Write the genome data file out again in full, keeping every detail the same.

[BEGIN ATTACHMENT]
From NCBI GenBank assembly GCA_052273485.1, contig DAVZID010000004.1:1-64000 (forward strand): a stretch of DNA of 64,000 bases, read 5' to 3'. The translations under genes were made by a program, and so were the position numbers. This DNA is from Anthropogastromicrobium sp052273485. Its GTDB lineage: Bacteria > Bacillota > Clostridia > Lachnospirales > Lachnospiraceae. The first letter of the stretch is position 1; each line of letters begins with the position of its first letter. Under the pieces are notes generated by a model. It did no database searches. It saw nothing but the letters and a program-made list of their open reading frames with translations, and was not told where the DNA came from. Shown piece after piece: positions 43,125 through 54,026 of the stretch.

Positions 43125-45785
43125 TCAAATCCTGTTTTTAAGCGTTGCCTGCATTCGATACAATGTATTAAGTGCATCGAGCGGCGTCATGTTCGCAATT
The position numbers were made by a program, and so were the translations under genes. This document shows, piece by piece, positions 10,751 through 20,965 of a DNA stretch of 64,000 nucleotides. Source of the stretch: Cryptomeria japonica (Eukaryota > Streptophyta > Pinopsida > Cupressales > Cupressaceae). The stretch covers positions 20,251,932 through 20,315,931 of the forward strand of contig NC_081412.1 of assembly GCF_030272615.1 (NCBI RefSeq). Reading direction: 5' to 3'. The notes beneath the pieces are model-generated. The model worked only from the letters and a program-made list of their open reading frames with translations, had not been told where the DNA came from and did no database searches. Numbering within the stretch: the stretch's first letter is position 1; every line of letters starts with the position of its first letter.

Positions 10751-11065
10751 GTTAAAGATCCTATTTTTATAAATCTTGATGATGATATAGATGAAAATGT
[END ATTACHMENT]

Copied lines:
From NCBI GenBank assembly GCA_052273485.1, contig DAVZID010000004.1:1-64000 (forward strand): a stretch of DNA of 64,000 bases, read 5' to 3'. The translations under genes were made by a program, and so were the position numbers. This DNA is from Anthropogastromicrobium sp052273485. Its GTDB lineage: Bacteria > Bacillota > Clostridia > Lachnospirales > Lachnospiraceae. The first letter of the stretch is position 1; each line of letters begins with the position of its first letter. Under the pieces are notes generated by a model. It did no database searches. It saw nothing but the letters and a program-made list of their open reading frames with translations, and was not told where the DNA came from. Shown piece after piece: positions 43,125 through 54,026 of the stretch.

Positions 43125-45785
43125 TCAAATCCTGTTTTTAAGCGTTGCCTGCATTCGATACAATGTATTAAGTGCATCGAGCGGCGTCATGTTCGCAATT
The position numbers were made by a program, and so were the translations under genes. This document shows, piece by piece, positions 10,751 through 20,965 of a DNA stretch of 64,000 nucleotides. Source of the stretch: Cryptomeria japonica (Eukaryota > Streptophyta > Pinopsida > Cupressales > Cupressaceae). The stretch covers positions 20,251,932 through 20,315,931 of the forward strand of contig NC_081412.1 of assembly GCF_030272615.1 (NCBI RefSeq). Reading direction: 5' to 3'. The notes beneath the pieces are model-generated. The model worked only from the letters and a program-made list of their open reading frames with translations, had not been told where the DNA came from and did no database searches. Numbering within the stretch: the stretch's first letter is position 1; every line of letters starts with the position of its first letter.

Positions 10751-11065
10751 GTTAAAGATCCTATTTTTATAAATCTTGATGATGATATAGATGAAAATGT